We had a treat today - a talk by Ed Yong, science journalist and purveyor-of-wonder *extraordinaire*, about scientific misconduct and fraud. I would have loved to add more of my notes to this, but then it would be unreasonably long. Just follow Ed on Twitter for more (of course you already do).
Oops... But how could I miss this? Some pictures (N.B. speaker brought sweets):
The idea of this talk was to initiate undergraduates into the true world of science. To open the doors of perception. To teach them to be cynical and sceptical. To...well, to break them.
Ed spoke in the manner that we know him well: fascinating, funny, backed up by evidence, and a bit sweary.
Scientists aren't only on a pure quest for truth. They also want to publish papers, to find jobs, to get funding. Scientists are human: and therefore they are "flawed, egotistical, power-hungry and biased".
He talked not only of wilful fraud and misconduct, but also (presumably) unintentional bad practice: dodgy statistics and methodology, such as collecting data until you reach statistical significance and then stopping.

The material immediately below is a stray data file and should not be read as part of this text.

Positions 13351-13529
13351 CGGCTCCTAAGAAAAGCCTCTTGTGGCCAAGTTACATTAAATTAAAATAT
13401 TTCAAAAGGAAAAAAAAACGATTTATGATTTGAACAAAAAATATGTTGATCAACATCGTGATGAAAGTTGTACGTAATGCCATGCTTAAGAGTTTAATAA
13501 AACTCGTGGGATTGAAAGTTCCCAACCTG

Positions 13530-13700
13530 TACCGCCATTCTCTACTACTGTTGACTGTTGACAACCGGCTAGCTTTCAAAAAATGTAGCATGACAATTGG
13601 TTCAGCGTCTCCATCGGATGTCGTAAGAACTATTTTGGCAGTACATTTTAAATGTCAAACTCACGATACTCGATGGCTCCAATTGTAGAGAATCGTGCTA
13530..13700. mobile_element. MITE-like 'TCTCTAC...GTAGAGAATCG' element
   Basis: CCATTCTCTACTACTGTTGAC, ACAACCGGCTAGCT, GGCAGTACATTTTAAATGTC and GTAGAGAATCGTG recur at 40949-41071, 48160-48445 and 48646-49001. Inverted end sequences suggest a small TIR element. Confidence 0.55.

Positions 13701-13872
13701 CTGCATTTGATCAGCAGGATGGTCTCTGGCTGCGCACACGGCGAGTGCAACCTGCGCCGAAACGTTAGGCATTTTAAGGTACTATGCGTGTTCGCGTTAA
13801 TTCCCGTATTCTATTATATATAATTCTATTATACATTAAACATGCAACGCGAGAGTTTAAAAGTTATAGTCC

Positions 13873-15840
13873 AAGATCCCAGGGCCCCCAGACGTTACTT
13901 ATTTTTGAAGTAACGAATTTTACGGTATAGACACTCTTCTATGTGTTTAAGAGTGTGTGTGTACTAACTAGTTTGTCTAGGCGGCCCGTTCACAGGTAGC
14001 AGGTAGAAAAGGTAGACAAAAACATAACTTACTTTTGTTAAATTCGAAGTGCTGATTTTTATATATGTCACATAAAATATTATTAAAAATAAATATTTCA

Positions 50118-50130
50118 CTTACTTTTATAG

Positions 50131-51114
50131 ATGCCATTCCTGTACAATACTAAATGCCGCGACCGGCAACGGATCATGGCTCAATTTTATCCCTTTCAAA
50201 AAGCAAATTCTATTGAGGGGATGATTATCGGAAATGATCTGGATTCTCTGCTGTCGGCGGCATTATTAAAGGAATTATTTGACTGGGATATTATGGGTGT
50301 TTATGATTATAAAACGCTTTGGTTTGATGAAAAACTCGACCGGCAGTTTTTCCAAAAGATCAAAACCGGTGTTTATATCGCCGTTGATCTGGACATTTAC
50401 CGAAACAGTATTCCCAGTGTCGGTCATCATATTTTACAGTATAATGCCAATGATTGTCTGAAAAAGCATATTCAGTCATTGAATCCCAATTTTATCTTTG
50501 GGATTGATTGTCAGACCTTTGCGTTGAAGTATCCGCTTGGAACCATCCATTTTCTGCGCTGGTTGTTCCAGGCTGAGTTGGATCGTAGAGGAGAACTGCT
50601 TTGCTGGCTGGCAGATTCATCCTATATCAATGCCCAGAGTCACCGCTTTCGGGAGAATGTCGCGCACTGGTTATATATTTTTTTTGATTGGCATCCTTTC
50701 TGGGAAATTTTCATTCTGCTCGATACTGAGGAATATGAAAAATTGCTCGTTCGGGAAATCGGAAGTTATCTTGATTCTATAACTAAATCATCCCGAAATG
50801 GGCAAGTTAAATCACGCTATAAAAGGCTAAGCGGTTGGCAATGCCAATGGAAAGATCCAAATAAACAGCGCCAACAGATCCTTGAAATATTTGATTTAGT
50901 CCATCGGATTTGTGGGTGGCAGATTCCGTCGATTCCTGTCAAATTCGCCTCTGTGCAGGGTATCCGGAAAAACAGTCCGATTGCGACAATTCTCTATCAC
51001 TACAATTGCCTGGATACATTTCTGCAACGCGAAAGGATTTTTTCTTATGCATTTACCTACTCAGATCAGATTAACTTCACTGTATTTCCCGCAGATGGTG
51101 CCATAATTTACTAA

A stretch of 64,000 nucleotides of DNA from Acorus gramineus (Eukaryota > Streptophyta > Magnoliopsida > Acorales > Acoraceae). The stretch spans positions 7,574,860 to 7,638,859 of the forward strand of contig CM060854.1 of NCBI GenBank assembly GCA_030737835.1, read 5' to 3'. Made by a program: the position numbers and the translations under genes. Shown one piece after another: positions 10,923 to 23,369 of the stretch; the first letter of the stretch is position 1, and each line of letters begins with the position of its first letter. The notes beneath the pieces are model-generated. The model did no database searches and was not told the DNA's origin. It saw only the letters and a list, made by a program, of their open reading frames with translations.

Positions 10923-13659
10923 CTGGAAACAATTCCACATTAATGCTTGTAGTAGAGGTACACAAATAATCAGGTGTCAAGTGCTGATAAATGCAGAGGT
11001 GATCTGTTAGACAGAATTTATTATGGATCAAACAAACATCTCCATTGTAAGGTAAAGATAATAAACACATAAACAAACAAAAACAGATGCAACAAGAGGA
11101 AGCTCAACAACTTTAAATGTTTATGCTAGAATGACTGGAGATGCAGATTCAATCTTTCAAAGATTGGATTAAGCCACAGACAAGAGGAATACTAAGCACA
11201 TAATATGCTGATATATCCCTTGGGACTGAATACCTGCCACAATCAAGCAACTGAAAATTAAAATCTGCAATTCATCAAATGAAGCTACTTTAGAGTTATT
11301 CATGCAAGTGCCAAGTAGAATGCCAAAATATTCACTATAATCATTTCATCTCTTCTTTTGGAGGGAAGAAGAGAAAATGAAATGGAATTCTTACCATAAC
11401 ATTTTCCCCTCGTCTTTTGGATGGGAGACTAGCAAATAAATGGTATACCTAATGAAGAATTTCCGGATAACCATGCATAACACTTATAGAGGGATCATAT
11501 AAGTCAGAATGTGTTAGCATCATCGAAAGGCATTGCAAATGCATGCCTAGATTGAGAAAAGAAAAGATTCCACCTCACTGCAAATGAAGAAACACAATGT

He talked of how difficult it is to reveal these problems. That replication studies languish unknown, unpublished, providing fodder only for private conversations between scientists.
The problem is that we have an environment in which bad practices can survive, or even thrive. To me, the following was one of the most important points:
The misty-eyed view of science being a self-correcting process is not entirely realistic...
I'm not sure at what point SG was mentioned (I must have been concentrating on tweeting)...
Ed gave one reason many people get into science blogging, and later into science journalism: